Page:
The court was asked whether nurses could properly involve themselves in a pregnancy termination procedure not known when the Act was passed, and in particular, whether a pregnancy was ‘terminated by a medical practitioner’, when it was carried out by nurses acting on the instructions of such a practitioner.
Held: The phrase ‘treatment for the termination of pregnancy’ meant something broader than the act of termination itself. Rather it contemplated treatment that was in the nature of a team effort, covering the whole process designed to bring about a termination.
The Act was a complete description of what could lawfully be done.
Lord Diplock said: ‘What the Act sets out to do is to provide an exhaustive statement of the circumstances in which treatment for the termination of a pregnancy may be carried out lawfully.’
and ‘The policy of the Act, it seems to me is clear. There are two aspects to it: the first is to broaden the grounds upon which abortions may be lawfully obtained: the second is to ensure that the abortion is carried out with all proper skill and in hygienic conditions.’ and
‘I have spoken of the requirements of the Act as the way in which ‘treatment for the termination of the pregnancy’ is to be carried out rather than using the word ‘termination’ or ‘terminated’ by itself, for the draftsman appears to use the longer and the shorter expressions indiscriminately, as is shown by a comparison between sub-sections (1) and (3) of section 1, and by the reference in the conscience clause to ‘treatment authorised by this Act’. Furthermore if ‘termination’ or ‘terminated’ meant only the event of miscarriage and not the whole treatment undertaken with that object in mind, lack of success which apparently occurs in one or two per cent of cases, would make all who had taken part in the unsuccessful treatment guilty of an offence under section 58 or 59 of the Offences Against the Person Act 1861. This cannot have been the intention of Parliament.’
Lord Wilberforce said, in dissenting: ‘In interpreting an Act of Parliament it is proper, and indeed necessary, to have regard to the state of affairs at the time. Leaving aside cases of omission by inadvertence, when a new state of affairs, or a fresh set of facts bearing on policy, comes into existence, the courts may consider that they fall within the Parliamentary intention, if they fall within the same genus of facts as those addressed. They may also do so if there is a clear purpose in the legislation which can only be fulfilled if the extension is made. How liberally these principles may be applied must depend upon the nature of the enactment, and the strictness or otherwise of the words in which it has been expressed. The courts should be less willing to extend expressed meanings if it is clear that the Act in question was designed to be restrictive or circumscribed in its operation rather than liberal or permissive. They will be much less willing to do so where the subject matter is different in kind or dimension from that for which the legislation was passed. In any event there is one course which the courts cannot take, under the law of this country; they cannot fill gaps; they cannot by asking the question ‘What would Parliament have done in this current case – not being one in contemplation – if the facts had been before it?’ attempt themselves to supply the answer, if the answer is not to be found in the terms of the Act itself.’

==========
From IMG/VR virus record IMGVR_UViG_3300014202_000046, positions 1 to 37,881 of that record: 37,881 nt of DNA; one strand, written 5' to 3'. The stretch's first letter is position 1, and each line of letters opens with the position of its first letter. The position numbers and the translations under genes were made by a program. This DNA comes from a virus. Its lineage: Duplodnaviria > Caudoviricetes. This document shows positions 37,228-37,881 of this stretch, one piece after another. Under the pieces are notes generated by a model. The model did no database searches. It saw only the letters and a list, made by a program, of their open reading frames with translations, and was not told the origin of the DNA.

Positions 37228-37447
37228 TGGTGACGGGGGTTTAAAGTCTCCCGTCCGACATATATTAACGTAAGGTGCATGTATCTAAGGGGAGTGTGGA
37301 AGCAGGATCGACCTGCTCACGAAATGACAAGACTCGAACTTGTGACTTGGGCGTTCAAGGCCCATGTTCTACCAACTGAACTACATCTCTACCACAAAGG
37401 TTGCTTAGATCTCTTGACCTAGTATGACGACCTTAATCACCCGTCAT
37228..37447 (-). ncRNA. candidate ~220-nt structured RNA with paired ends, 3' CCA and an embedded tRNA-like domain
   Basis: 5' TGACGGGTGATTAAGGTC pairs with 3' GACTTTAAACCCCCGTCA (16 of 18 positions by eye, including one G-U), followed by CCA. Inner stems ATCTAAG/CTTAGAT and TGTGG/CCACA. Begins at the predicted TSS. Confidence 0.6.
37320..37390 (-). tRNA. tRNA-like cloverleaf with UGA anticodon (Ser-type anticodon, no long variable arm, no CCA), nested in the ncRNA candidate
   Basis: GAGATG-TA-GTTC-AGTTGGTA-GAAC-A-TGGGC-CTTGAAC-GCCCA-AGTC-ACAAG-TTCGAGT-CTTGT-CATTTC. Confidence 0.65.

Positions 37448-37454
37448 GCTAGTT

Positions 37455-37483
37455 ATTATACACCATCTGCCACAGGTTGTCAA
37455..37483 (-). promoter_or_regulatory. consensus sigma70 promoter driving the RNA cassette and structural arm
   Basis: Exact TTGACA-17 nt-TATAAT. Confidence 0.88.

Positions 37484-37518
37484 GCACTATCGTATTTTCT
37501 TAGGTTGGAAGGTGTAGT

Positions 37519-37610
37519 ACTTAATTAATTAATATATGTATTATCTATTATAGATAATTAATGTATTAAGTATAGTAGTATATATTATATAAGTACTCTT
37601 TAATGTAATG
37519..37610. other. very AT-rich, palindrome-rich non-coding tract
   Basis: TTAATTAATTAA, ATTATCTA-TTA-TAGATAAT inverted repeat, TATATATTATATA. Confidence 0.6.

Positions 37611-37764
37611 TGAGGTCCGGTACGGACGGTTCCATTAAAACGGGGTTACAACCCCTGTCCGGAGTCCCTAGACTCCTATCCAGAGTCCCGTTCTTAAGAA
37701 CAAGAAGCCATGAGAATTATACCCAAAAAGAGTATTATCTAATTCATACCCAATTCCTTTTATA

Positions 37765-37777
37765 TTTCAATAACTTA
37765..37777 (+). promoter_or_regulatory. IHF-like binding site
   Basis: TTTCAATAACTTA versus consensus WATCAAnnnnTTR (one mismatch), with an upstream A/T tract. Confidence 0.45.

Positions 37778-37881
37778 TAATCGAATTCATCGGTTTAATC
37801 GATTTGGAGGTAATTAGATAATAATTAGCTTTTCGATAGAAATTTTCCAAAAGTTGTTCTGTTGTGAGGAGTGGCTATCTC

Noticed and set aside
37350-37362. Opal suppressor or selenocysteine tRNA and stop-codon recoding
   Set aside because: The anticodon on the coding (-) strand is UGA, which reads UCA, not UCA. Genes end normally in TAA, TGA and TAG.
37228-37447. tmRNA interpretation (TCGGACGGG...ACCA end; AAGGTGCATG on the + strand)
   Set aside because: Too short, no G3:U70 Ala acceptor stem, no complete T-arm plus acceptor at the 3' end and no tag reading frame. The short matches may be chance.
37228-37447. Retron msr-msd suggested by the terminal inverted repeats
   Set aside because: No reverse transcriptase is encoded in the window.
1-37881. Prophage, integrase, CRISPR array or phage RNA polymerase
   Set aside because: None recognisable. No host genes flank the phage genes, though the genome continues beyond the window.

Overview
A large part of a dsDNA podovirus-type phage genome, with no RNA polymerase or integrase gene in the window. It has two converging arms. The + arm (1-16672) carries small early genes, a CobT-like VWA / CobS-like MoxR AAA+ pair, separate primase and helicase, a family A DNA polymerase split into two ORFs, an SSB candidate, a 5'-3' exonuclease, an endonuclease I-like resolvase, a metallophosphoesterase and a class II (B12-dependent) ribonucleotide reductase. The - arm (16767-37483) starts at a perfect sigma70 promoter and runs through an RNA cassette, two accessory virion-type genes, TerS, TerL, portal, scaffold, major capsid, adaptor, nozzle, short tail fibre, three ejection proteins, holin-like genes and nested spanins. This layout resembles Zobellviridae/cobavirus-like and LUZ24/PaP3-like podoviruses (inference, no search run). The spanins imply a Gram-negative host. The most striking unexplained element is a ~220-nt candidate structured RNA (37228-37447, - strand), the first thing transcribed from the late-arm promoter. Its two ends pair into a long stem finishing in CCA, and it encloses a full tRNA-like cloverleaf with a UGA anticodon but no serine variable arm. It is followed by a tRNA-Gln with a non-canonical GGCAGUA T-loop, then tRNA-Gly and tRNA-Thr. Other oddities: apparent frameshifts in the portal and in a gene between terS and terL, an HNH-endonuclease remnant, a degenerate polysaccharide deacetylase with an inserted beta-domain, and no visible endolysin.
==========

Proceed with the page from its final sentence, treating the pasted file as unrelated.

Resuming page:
Lord Keith said: ”Termination of pregnancy’ is an expression commonly used, perhaps rather more by medical people than by laymen, to describe in neutral and unemotive terms the bringing about of an abortion. So used, it is capable of covering the whole process designed to lead to that result, and in my view it does so in the present context. Other provisions of the Act make it clear that termination of pregnancy is envisaged as being a process of treatment.’
Lord Wilberforce, Lord Diplock, Lord Edmund-Davies, Lord Keith of Kinkel, Lord Roskill
 AC 800,  1 All ER 545,  2 WLR 279,  UKHL 10
Abortion Act 1967, Offences Against the Person Act 1861 58 59
England and Wales
Cited – Rex v Bourne 1939
An eminent surgeon openly in a public hospital operated to terminate the pregnancy of a 14 year old girl who had become pregnant in consequence of a violent rape.
Held: The court suggested when summing up that there might be a duty in certain . .
Appeal from – Royal College of Nursing of the United Kingdom v Department of Health and Social Security CA 1981
The College sought clarification of the role to be undertaken by nurses in abortion procedures. Lord Denning MR said: ‘when a pregnancy is terminated by medical induction, who should do the actual act of termination? Should it be done by a doctor? . .
Cited – Regina (Smeaton) v Secretary of State for Health and Others Admn 18-Apr-2002
The claimant challenged the Order as regards the prescription of the morning-after pill, asserting that the pill would cause miscarriages, and that therefore the use would be an offence under the 1861 Act.
Held: ‘SPUC’s case is that any . .
Cited – Airedale NHS Trust v Bland HL 4-Feb-1993
Procedures on Withdrawal of Life Support Treatment
The patient had been severely injured in the Hillsborough disaster, and had come to be in a persistent vegetative state (PVS). The doctors sought permission to withdraw medical treatment. The Official Solicitor appealed against an order of the Court . .
Adopted – Regina v Secretary of State for Health ex parte Quintavalle (on behalf of Pro-Life Alliance) HL 13-Mar-2003
Court to seek and Apply Parliamentary Intention
The appellant challenged the practice of permitting cell nuclear replacement (CNR), saying it was either outside the scope of the Act, or was for a purpose which could not be licensed under the Act.